−14
(−26)
5
(−15)
24
(−4)
34
(1)
40
(4)
34
(1)
22
(−6)
17
(−8)
0
(−18)
−23
(−31)
−28
(−33)
Precipitation inches (mm) 3.20
(81.3)
2.89
(73.4)
3.88
(98.6)
3.95
(100.3)
4.16
(105.7)
4.65
(118.1)
4.35
(110.5)
4.57
(116.1)
3.70
(94)
4.53
(115.1)
3.10
(78.7)
3.51
(89.2)
46.49
(1,180.8)
Snowfall inches (cm) 24.2
(61.5)
16.5
(41.9)
13.4
(34)
1.7
(4.3)
0
(0)
0
(0)
0
(0)
0
(0)
0
(0)
0.1
(0.3)
3.7
(9.4)
17.4
(44.2)
77.0
(195.6)
Source: The Weather Channel[8]

Demographics[edit]

As of the census of 2010, there were 15,665 people, 6,521 households, and 3,898 families residing in the city. The population density was 3,027.0 people per square mile (1,169.2/km²). There were 7,570 housing units at an average density of 1,480.8 per square mile (571.9/km²). The racial makeup of the city was 92.37%(89.5 Non-Hispanic) White, 4.86% African American, 0.19% Native American, 0.60% Asian,and 1.70% from two or more races. Hispanic or Latino of any race were 4.67% of the population.[5]

In the city the population was spread out with 25.2% under the age of 18, 8.3% from 18 to 24, 27.5% from 25 to 44, 21.1% from 45 to 64, and 17.9% who were 65 years of age or older. The median age was 37 years. For every 100 females there were 88.7 males. For every 100 females age 18 and over, there were 83.8 males.[5]

The median income for a household in the city was $26,755, and the median income for a family was $34,713. Males had a median income of $27,109 versus $21,250 for females. The per capita income for the city was $15,207. About 14.9% of families and 19.3% of the population were below the poverty line, including 29.6% of those under age 18 and 9.4% of those age 65 or over.[5]

Education[edit]

Gloversville falls almost entirely within the Gloversville Enlarged School District, with small portions of the city falling within Mayfield Central and Greater Johnstown School Districts.[9] Nearly all of Gloversville ESD's schools are within city limits, with the exception of Meco Elementary, which is in the Town of Johnstown within 0.5 miles (0.80 km) of the city's western border. Boulevard Elementary School is partially within the city and partially within the Town of Johnstown.[10][11]

Notable residents[edit]

Actress Elizabeth Anne Allen, who played Amy Madison on Buffy the Vampire Slayer was raised in Gloversville, as was fellow actress Betty Buehler.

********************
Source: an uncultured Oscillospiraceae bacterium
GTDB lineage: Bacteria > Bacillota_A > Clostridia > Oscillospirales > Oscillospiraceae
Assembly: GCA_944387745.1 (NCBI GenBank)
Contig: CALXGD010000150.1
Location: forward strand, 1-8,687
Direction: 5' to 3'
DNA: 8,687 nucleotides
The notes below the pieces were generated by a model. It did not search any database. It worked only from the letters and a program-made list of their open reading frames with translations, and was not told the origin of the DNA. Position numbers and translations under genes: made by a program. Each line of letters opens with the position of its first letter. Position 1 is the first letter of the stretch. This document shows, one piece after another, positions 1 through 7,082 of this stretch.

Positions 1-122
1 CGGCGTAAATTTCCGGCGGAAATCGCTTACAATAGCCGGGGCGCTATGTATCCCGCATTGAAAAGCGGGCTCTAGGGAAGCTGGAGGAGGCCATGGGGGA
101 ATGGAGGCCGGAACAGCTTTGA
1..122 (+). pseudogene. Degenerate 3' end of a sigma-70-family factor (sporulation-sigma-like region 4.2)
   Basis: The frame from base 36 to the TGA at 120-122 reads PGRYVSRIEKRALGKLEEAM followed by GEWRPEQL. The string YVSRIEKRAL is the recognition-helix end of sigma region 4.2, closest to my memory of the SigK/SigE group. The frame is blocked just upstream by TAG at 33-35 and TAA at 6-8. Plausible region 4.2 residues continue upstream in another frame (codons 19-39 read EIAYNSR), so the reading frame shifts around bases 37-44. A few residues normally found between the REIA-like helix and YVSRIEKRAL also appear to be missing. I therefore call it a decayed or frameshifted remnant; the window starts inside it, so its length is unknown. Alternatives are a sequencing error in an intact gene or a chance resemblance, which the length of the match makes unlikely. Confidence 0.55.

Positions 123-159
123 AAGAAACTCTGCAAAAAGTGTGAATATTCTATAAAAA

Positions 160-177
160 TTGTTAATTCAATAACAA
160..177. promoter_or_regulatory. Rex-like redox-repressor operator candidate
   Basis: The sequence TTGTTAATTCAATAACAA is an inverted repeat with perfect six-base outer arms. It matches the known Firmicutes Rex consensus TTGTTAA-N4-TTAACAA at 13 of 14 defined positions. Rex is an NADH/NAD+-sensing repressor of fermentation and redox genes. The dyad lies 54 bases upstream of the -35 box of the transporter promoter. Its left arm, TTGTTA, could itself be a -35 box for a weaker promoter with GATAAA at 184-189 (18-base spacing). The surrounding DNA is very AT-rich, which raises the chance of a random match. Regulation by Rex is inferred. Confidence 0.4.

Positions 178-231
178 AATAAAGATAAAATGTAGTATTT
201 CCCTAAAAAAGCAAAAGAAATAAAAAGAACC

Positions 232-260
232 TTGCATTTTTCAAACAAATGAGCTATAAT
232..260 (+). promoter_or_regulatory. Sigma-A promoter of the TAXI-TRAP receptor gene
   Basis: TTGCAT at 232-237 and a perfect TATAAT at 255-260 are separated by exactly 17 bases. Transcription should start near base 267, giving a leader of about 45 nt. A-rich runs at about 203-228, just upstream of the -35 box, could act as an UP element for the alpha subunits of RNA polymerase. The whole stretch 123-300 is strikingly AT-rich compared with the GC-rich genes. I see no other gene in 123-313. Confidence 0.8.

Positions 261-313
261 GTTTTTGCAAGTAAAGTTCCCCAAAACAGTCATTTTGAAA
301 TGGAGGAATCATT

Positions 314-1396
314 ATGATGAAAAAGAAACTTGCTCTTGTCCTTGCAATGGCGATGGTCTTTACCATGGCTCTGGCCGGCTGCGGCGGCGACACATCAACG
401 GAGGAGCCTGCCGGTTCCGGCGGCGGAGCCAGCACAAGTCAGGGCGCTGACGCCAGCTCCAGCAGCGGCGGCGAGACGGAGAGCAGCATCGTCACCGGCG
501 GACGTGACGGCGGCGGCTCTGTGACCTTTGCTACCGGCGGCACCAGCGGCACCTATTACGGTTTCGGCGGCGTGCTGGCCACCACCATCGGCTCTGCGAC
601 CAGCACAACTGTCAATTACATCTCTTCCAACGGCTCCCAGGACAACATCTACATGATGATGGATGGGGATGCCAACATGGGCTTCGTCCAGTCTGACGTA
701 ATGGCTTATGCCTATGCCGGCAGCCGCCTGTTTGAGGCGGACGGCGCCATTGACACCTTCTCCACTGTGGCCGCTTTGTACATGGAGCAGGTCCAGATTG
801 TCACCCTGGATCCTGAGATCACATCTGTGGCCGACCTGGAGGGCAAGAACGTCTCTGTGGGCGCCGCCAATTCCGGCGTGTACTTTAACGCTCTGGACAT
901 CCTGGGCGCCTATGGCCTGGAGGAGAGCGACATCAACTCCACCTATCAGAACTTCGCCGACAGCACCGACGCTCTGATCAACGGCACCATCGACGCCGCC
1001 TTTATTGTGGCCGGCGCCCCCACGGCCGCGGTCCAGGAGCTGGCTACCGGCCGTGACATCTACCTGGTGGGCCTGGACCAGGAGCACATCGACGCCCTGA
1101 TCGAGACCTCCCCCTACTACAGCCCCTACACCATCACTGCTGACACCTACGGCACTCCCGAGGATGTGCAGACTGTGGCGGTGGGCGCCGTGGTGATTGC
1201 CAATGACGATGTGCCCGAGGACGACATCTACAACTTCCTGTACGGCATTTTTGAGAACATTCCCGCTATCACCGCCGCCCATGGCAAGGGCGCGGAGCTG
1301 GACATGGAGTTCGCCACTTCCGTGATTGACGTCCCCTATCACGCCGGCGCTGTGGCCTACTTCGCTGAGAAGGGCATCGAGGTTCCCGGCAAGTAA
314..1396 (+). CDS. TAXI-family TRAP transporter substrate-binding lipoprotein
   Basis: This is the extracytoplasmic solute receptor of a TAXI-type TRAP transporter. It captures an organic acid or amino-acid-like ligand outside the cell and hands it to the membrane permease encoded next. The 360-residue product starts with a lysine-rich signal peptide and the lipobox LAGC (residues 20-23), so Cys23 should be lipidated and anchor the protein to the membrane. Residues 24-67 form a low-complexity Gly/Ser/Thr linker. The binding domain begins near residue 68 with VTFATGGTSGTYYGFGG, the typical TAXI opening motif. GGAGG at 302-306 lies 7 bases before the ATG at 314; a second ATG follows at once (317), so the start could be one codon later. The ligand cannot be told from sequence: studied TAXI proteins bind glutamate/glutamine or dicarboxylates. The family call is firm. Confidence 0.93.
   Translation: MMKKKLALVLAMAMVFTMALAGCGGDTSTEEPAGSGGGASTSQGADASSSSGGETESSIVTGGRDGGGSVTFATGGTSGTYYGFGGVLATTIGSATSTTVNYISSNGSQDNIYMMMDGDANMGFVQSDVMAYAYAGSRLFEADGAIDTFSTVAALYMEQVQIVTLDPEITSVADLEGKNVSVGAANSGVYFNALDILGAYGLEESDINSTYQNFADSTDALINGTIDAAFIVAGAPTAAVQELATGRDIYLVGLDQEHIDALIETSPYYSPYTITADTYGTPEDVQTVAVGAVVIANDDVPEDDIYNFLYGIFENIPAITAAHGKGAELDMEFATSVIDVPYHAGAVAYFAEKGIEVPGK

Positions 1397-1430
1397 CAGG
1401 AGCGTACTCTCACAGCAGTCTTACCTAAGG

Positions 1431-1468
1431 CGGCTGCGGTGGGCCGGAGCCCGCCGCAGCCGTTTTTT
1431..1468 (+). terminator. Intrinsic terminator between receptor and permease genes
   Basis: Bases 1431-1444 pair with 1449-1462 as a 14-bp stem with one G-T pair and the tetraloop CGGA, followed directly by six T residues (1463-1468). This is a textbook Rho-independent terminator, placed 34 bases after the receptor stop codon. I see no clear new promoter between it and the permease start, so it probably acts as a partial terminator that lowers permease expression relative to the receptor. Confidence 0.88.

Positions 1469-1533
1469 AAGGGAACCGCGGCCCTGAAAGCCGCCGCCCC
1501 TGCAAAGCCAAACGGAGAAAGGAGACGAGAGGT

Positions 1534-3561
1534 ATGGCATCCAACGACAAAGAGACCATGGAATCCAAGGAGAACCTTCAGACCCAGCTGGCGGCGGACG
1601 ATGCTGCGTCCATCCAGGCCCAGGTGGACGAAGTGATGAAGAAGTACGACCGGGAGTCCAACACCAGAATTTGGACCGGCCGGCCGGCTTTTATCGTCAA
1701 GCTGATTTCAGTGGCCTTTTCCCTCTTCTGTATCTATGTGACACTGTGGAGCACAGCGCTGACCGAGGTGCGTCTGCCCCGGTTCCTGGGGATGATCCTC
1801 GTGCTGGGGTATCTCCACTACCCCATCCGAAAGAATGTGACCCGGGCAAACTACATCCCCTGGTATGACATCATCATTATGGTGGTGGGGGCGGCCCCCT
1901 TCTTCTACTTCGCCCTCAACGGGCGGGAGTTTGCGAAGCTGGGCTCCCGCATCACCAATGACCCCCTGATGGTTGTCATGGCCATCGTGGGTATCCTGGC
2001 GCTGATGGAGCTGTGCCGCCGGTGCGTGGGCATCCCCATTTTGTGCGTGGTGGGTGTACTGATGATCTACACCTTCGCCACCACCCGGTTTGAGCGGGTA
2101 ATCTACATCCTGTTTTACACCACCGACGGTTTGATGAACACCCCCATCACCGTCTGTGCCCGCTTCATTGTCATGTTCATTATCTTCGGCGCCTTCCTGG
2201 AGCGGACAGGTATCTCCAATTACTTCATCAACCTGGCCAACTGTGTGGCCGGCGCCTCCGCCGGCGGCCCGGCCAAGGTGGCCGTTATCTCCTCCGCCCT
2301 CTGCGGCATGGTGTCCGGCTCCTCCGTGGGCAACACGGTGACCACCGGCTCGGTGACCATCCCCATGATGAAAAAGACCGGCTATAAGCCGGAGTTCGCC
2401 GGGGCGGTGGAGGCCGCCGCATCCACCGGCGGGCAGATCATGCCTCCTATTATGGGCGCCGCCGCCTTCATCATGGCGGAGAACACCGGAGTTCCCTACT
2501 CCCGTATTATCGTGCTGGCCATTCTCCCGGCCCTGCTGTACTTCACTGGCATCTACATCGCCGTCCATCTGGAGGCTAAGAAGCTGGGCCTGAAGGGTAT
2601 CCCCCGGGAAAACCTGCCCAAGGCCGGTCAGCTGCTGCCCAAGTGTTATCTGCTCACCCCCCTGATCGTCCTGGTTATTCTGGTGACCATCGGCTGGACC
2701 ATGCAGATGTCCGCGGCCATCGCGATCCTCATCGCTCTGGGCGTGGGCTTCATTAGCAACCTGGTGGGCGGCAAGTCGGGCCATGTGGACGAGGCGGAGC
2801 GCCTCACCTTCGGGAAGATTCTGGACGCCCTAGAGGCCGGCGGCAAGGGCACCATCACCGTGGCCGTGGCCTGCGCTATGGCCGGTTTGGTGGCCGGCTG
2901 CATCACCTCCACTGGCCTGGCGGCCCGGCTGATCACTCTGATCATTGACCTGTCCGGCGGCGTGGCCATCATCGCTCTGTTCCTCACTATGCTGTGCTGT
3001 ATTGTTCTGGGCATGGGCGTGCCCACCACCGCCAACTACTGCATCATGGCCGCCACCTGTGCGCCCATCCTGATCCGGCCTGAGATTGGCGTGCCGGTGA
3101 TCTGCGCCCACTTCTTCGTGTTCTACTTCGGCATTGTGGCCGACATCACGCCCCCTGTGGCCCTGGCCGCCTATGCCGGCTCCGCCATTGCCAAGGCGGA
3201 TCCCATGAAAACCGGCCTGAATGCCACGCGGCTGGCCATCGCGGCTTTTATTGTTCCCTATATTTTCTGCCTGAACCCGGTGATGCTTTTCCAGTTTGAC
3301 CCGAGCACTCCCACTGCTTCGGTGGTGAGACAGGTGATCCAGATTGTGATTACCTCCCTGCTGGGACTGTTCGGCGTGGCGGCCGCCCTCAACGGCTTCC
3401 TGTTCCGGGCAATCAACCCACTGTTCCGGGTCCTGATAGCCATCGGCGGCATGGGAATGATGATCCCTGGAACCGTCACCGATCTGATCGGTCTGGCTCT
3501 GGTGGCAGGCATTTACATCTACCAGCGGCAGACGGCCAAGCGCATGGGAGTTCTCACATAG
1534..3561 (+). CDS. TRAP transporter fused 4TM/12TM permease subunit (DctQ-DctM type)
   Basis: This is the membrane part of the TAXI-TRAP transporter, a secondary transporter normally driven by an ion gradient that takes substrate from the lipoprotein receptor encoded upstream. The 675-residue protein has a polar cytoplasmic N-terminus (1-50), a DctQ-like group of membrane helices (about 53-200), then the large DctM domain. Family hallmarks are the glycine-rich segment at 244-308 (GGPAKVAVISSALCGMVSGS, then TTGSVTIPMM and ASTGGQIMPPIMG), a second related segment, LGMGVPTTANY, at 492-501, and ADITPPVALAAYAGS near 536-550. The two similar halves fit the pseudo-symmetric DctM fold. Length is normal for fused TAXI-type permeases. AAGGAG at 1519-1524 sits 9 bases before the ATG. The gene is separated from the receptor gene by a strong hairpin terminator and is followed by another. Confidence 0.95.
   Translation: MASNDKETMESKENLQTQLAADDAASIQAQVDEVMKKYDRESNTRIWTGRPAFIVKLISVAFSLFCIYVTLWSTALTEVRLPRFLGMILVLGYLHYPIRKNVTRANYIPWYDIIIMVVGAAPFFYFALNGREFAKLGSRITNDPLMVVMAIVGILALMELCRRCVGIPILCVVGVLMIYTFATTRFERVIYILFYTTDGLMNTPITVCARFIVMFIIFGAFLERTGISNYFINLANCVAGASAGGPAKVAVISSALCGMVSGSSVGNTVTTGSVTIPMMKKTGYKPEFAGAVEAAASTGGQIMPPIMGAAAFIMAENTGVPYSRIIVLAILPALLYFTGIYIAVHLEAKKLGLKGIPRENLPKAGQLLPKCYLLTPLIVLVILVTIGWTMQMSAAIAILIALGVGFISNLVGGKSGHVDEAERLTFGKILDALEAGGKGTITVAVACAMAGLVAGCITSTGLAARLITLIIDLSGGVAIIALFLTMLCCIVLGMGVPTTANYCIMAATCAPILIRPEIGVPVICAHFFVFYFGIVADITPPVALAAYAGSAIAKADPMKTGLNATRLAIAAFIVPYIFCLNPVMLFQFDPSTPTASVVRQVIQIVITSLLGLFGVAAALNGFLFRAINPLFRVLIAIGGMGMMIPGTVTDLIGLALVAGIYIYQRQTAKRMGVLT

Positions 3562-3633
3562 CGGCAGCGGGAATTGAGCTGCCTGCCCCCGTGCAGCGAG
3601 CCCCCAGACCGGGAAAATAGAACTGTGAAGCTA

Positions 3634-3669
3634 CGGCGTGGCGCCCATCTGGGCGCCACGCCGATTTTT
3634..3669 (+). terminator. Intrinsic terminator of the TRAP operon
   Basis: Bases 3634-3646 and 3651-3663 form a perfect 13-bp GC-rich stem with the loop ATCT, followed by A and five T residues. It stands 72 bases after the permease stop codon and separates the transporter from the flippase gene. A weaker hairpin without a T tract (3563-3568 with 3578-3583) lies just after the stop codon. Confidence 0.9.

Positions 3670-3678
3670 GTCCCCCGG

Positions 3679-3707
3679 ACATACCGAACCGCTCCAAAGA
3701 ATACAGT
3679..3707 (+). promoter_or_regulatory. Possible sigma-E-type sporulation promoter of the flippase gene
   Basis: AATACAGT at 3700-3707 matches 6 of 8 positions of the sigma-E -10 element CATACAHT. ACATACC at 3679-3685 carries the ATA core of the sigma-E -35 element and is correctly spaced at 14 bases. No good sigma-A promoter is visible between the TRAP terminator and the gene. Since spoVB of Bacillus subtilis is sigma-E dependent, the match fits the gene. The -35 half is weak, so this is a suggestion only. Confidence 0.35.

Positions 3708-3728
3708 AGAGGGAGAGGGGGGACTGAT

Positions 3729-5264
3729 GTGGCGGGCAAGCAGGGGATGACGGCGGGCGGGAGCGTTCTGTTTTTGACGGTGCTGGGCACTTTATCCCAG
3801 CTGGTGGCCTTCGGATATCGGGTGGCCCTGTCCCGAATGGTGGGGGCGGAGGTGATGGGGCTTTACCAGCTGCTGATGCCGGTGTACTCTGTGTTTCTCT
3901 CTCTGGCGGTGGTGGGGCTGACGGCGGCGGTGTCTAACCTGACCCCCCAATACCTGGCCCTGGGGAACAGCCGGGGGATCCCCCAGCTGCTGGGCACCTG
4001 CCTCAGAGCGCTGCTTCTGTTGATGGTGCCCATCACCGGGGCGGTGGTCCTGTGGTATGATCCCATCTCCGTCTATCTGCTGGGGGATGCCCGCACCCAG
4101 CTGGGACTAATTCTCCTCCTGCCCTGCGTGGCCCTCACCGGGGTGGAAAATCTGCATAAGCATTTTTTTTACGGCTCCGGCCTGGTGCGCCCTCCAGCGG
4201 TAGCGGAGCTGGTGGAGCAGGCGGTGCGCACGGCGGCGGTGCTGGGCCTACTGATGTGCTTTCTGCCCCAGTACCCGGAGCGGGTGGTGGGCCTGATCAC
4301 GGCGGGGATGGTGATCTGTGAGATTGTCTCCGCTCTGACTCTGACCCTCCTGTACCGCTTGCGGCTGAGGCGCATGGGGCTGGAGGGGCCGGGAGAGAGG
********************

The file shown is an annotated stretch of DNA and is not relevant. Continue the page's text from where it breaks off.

Harvard University physician, pathologist, and immunologist Dr. Albert Coons grew up in Gloversville. Coons devised the technology of immunofluorescence microscopy and was given the prestigious Albert Lasker Award in 1959 for his achievements in medical science.

Physicist William A. Edelstein, one of the key developers of MRI scanning, was born in Gloversville.

In 1899, the Hollywood producer Samuel Goldwyn immigrated from Poland through England to Canada, walked through snow into the United States at an unmanned border point in rural Maine, eventually making his way to Gloversville, where he worked as a glove maker and commissioned salesman for the Elite Glove Company.[12]

Eugene Goossen (1921–1997), an art historian, was born in Gloversville.[13]

Hall of Fame Harness racing driver Billy Haughton.

Artist Frederic Remington was a one-time resident.

Pulitzer Prize winning author Richard Russo (Empire Falls, The Risk Pool) was raised in Gloversville. The city and its residents were the inspiration for many of his characters and locations in his novels, especially his novel Mohawk.

Kenneth F. Cramer, United States Army Major General and Chief of the National Guard Bureau

References[edit]

  1. ^ "Charter and Code of City of Gloversville". General Code. Retrieved August 9, 2010. 
  2. ^ a b c "Community – Demographic/Historical". City of Gloversville. Retrieved August 9, 2010. 
  3. ^ "Members of the Common Council". City of Gloversville. Retrieved August 9, 2010. 
  4. ^ a b "New York by Place and County Subdivision". United States Census Bureau. 2000. Retrieved August 9, 2010. 
  5. ^ a b c d "American FactFinder". United States Census Bureau. Retrieved 2008-01-31. 
  6. ^ Trebay, Guy (October 21, 2009). "Heir to a Glove Town’s Legacy". The New York Times. Retrieved August 9, 2010. 
  7. ^ Middleton. Bullet cars on the FJ&G Railroad.
  8. ^ "The Weather Channel – Monthly Weather for Gloversville, NY". Weather.com. Retrieved February 27, 2012. 
  9. ^ Fulton County, NY. Fulton County Map Viewer (Map). http://gis.fultoncountyny.gov/gis/main.asp. Retrieved August 9, 2010.
  10. ^ Acme Mapper 2.0. Overview of Gloversville showing locations of GESD schools (Map). Cartography by My Topo.com. http://mapper.acme.com/?ll=43.05453,-74.34319&z=14&t=T&marker0=43.05362%2C-74.36144%2C199%20Lincoln%20St%5C%2C%20Gloversville%5C%2C%20NY&marker1=43.05423%2C-74.36068%2C234%20Lincoln%20St%5C%2C%20Gloversville%5C%2C%20NY&marker2=43.05511%2C-74.32585%2C56%20East%20Blvd%5C%2C%20Gloversville%5C%2C%20NY&marker3=43.06406%2C-74.34366%2C24%20W.%20Eleventh%20Ave.%5C%2C%20Gloversville%5C%2C%20NY&marker4=43.05046%2C-74.35776%2C230%20W.%20Fulton%20St.%5C%2C%20Gloversville%5C%2C%20NY&marker5=43.05548%2C-74.38288%2C140%20County%20Route%20101%5C%2C%20Gloversville%5C%2C%20NY&marker6=43.04141%2C-74.34383%2CBloomingdale%20Ave%5C%2C%20Gloversville%5C%2C%20NY. Retrieved August 9, 2010.
  11. ^ Phillips, Elizabeth. "Gloversville Enlarged School District – Gloversville, NY". Gloversville Enlarged School District, Capital Region BOCES Communications Service. Retrieved August 9, 2010. 
  12. ^ Berg, Scott, Goldwyn, A Biography, A. Knopf, NYC. 1989
  13. ^ Dobryznski, Judith H. (July 17, 1997). "Eugene Goossen, 76, Art Critic". The New York Times. Retrieved August 9, 2010. 

Bibliography[edit]

  • Berg, Scott. Goldwyn, A Biography, A. Knopf, NYC. 1989.
  • Decker, Randy. "The Fonda, Johnstown, and Gloversville Railroad: The Sacandaga Route to the Adirondacks", Arcadia Publishing.
  • Engel, Herbert M. Shtetl in the Adirondacks: The Story of Gloversville and Its Jews, Purple Mountain Press, 1991.
  • Middleton, Wm. D. "The Interurban Era", 432pp. Kalmbach Publishing, Milwaukee, WI. 1961, reissue 2000. (ISBN 0-809-240-035-0, Library of Congress 61-10728)
  • Larner, Paul. "Our Railroad: History of the Fonda, Johnstown, and Gloversville Railroad 1867–1893", St. Albans, VT.

External links[edit]